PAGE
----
From the National Art & Framing Council
1. Not too high! This is the most common mistake made when hanging pictures. Think in terms of eye level, so that the eye of the average viewer falls about one-third of the way down from the top of the picture. This should be about 55” to 58” from the floor.
2. Hanging a picture next to a lamp or low table where the viewer will be seated? It’s eye level again, except the level of the eye now will be much lower. The picture should look connected to the grouping.
3. Be sure to use hangers that are strong enough to hold the weight of the picture. Two hangers are better than one. The weight will be distributed and the picture will be less likely to shift.
4. Is the wall strong enough? Most framed pieces weight less than ten pounds. While the hangers provided by a custom frame shop will well exceed that weight, the wall may not be able to support the hanger. You may need special hangers which will not pull out or droop down. Wall board, metal walls, brick walls and old plaster walls may present a problem, but there are hangers for all types of walls; be sure to use the right one.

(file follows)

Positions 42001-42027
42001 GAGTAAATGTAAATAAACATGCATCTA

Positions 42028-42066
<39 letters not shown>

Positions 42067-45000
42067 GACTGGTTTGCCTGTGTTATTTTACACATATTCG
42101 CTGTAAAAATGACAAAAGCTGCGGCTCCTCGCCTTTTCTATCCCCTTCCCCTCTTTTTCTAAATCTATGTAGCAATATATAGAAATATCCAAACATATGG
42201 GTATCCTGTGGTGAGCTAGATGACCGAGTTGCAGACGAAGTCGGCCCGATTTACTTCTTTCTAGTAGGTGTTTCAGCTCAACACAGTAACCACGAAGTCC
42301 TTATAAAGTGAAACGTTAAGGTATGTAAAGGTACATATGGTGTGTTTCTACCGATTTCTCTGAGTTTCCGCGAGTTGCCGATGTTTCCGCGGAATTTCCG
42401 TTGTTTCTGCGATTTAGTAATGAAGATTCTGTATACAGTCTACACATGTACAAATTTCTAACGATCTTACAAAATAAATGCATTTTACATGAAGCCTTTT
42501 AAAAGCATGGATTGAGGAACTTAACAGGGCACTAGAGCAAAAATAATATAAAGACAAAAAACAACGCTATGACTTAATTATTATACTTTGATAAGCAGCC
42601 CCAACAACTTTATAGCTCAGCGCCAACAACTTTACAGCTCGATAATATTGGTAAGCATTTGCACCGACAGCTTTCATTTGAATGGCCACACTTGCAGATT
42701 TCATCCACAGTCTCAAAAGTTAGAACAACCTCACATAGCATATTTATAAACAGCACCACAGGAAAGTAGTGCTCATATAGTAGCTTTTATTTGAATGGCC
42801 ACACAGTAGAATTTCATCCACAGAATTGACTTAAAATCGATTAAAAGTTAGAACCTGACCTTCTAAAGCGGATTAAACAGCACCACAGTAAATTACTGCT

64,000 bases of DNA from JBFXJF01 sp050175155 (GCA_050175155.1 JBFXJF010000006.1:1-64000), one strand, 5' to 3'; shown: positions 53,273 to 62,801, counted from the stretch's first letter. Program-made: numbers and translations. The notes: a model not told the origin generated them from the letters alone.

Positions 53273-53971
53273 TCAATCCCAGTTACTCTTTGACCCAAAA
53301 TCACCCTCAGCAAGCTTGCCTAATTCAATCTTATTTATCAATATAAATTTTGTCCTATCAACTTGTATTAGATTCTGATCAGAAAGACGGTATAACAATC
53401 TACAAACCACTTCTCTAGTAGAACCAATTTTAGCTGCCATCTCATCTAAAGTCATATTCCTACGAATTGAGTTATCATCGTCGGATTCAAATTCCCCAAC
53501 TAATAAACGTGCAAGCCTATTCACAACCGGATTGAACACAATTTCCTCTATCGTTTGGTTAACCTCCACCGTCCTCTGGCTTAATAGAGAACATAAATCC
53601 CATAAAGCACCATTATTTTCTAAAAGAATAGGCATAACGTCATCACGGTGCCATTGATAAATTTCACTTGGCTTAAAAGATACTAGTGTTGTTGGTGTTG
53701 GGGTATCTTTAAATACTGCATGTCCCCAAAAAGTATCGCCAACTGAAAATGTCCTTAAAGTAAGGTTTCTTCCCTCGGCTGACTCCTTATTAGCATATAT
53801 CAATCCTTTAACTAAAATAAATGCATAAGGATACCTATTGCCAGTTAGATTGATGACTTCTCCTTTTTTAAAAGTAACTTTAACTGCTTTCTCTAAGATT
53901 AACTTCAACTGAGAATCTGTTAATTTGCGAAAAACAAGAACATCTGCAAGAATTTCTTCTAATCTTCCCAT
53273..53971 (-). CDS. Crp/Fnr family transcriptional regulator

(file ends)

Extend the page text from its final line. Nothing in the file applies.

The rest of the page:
5. When hanging a pair or trio of pictures, group them together so they relate to one another instead of appearing to float in a large space on the wall. Keep the distance between pictures small—just a few inches apart.
6. When hanging a picture wall, create alignments, so the viewer’s eye has lines to follow. These visual lines may be horizontal or vertical. Any two frames should have a common line, horizontally or vertically. Keep the spaces between pictures nearly equal—two to four inches apart.
7. All types of art can be hung together. Drawings, paintings, collages; traditional subjects or modern; picture walls can be the gathering place for an interesting collection of art and photographs.
8. Here are two ways to “audition” a picture wall: a) arrange and rearrange the pictures on a floor until satisfied with the layout before hanging on the wall. b) make templates by tracing around each frame on a piece of newspaper, cut out and hang the newspaper samples (taped to the wall with small pieces of removable tape) until satisfied with the arrangement.
9. Measure and mark (with a pencil) the location of the nails on the wall. Remember to pull picture wire taut when measuring the distance between the top of the frame and the wire.
10. Avoid hanging valuable art in direct sunlight: excess light can damage many types of artwork. Use ultraviolet filtering framing glass to significantly reduce harm from light exposure.
Tips for Hanging Pictures